The elusive anonymous artist who once claimed “copyright is for losers” has won a trademark infringement case in the Italian courts
The dispute is over an exhibition called “The art of Banksy. A visual protest” which opened in Milan’s Mudec Museum in November 2018 and is continuing to run until April 2019. Whilst the works on display were original works by Banksy, or authentic replicas, the organisers then used the event to sell merchandise such as notebooks, diaries, postcards and bookmarks, all of which deliberately incorporated Banksy’s artwork.
Over the years Banksy has tirelessly fought against the misuse and exploitation of his works – as well as acting against the unauthorised re-sale of this works, most notably shredding his famous work ‘Girl with Balloon’ after its sale at a Sotheby’s auction. Over the years, unauthorized Banksy exhibitions have popped up all over the world, much to the artist’s disdain. He set up an agency called Pest Control to police his own market, by authenticating his artwork and replicas.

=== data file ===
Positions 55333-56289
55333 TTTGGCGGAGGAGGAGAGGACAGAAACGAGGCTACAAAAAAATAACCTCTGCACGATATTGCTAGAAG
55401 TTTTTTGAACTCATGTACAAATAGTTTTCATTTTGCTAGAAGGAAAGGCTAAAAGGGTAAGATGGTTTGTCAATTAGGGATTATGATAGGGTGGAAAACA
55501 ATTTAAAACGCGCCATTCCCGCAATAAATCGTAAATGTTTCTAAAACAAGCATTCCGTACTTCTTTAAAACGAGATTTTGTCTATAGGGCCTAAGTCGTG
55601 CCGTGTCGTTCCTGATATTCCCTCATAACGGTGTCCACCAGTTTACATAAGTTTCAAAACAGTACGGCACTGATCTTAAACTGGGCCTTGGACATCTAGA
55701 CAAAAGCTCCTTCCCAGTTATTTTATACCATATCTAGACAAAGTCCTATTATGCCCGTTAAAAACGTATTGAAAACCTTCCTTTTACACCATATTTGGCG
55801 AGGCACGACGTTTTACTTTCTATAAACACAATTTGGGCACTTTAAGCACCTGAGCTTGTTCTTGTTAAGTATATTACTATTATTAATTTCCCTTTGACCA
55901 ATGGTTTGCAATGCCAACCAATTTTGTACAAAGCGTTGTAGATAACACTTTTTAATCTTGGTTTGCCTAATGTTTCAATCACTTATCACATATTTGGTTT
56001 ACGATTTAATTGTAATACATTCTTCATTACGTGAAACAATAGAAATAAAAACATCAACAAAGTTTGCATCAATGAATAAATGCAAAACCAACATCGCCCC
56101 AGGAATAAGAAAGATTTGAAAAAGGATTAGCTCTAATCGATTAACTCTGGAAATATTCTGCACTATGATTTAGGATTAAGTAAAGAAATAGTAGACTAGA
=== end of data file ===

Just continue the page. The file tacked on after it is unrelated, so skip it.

Pest Control sued the organisers of the exhibition and in January this year, a court in Milan ruled in their favour, agreeing that the organisers of the event should stop their distribution of unauthorised merchandise; but the court stopped short of ruling that Banksy’s logo could not be used on materials that promoted the event. The court stressed that such branding was necessary to inform the public about the contents of the exhibition.
What makes this case interesting is that whilst Banksy won in principal, he failed to show the court that his brand was fundamental to his market. The Italian judges expected there to be strong evidence of a brand’s power, namely whether it is recognisable, well-established and a proactive component in the market.